That many journalists are on payrolls other than from the media groups they are supposed to work for is an open secret, if anyone even bothers to pretend it is any type of secret anymore. In his book, Web of Censorship the respected journalist and leader of of the freedom of press movement in the 1990s, Zamir Niazi, noted that since the Ayub Khan regime agencies began recruiting and paying journalists to promote an establishment line. Is this practice a thing of the past? Consider that after PNS Mehran attack in May, ISPR held a private ‘briefing’ with 20 journalists, many whose names you will easily recognise.

  • Raheem Ullah Yousafzai
  • Mujeeb Ur Rehman Shami
  • Haroon Ur Raheed (columnist)
  • Talat Hussain
  • Zahid Hussain (Wall Street Journal)
  • Ijaz Haider
  • Moeed Peerzada
  • Qatreena Hussain
  • Mehar Bokhari
  • Sana Bucha
  • Hamid Mir
  • Javed Ch.
  • Saleem Safi
  • Arshad Sarif
  • Kashif Abbasi
  • Ibsaar Aalam
  • Mubashir Luqman
  • Nadeem Malik
  • Rana Mubashir
  • Haroon ur Rasheed (BBC)

Two of the journalists that attended the briefing by DG ISI even work for foreign media groups Wall Street Journal and BBC.

And it’s not just agencies that are known for recruiting journalists. Politicians have even taken the practice to a new level. Dawn News recently reported that one politician could not find envelopes large enough, so he opened an entire store for journalists only that treats reporters to VIP protocols.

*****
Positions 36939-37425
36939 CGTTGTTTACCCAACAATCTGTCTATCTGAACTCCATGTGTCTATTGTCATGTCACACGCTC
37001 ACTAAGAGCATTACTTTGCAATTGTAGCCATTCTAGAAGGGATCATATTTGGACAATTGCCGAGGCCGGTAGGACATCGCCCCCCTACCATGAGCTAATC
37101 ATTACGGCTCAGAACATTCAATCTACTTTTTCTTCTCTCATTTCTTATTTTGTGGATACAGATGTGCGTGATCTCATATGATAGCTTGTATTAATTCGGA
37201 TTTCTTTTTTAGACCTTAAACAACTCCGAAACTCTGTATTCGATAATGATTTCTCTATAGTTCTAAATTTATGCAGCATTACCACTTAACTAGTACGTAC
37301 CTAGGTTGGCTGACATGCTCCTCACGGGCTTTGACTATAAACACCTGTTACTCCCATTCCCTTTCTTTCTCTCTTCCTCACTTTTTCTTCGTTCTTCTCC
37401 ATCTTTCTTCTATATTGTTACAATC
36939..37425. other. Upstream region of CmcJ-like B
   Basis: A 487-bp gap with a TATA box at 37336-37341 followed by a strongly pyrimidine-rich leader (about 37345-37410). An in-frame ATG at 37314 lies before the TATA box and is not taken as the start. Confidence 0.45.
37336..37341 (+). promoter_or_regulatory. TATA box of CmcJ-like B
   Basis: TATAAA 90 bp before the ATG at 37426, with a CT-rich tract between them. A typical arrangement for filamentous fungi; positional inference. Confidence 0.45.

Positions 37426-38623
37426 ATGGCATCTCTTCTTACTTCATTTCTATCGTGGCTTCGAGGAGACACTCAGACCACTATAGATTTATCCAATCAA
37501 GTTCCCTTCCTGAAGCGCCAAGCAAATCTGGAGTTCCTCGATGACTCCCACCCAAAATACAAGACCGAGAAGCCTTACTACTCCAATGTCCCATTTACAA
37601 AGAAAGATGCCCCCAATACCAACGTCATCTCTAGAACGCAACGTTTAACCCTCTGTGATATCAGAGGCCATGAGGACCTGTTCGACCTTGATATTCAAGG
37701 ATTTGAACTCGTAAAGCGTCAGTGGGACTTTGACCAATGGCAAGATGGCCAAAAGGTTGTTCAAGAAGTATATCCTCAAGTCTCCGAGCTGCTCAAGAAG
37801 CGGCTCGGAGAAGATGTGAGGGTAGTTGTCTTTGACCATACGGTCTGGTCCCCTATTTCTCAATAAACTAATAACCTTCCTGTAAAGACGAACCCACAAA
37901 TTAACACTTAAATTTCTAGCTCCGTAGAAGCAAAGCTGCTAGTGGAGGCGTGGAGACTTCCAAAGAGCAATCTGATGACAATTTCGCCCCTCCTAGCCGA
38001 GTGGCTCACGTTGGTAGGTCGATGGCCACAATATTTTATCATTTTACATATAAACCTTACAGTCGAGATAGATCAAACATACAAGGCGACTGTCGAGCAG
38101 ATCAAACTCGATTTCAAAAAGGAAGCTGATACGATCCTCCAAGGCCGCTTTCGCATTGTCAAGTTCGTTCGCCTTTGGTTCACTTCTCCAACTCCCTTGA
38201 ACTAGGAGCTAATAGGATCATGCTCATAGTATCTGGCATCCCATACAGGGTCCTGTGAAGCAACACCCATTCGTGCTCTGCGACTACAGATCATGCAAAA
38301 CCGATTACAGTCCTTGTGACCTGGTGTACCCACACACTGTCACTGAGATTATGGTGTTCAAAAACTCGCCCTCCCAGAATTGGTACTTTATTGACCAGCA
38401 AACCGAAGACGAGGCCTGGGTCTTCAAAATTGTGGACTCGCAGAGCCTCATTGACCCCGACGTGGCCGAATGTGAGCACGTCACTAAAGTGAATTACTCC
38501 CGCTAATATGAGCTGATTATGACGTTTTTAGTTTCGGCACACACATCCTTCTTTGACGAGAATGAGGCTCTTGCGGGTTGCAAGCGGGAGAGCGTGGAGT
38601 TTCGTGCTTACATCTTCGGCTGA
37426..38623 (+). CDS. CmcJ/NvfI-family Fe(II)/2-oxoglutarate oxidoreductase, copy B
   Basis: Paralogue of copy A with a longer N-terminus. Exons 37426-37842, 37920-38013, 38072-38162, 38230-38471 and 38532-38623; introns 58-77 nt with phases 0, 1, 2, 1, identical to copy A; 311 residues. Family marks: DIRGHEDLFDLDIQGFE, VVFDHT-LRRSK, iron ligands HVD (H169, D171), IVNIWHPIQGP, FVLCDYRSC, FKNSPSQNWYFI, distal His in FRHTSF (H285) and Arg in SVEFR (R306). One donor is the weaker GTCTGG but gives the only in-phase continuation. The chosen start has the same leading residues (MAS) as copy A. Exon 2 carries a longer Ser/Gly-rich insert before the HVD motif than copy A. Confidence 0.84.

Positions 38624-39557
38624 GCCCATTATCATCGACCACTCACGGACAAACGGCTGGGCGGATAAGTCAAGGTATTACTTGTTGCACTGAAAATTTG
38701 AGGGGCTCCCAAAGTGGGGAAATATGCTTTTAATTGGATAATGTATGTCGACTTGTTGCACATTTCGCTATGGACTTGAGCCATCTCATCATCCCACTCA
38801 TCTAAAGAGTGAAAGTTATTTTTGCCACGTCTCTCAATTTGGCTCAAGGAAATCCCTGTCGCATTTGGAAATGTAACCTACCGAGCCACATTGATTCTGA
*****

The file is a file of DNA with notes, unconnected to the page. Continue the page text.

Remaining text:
NGOs and private companies, too, are known to provide envelopes to journalists who are invited to cover their latest products and developments. One journalist recently wrote that some small payment has come to be expected by many journalists.

While it’s unfortunate that this culture exists in our profession, what’s even more disgraceful, I feel, is that many among us actually demand it. It seems as though these journalists hang a price tag, and not a press card, around their necks. Like good moneychangers, they offer competitive rates in exchange for writing one sided reports.

Meanwhile, journalists continue to battle media owners in court over wage schemes that have been fixed since 1996. Even these wages are not always paid on time. In the approach of the Eid holiday, Pakistan Federal Union of Journalists (PFUJ) issued an ultimatum to media owners demanding payment of salaries owed since 4 or 6 months.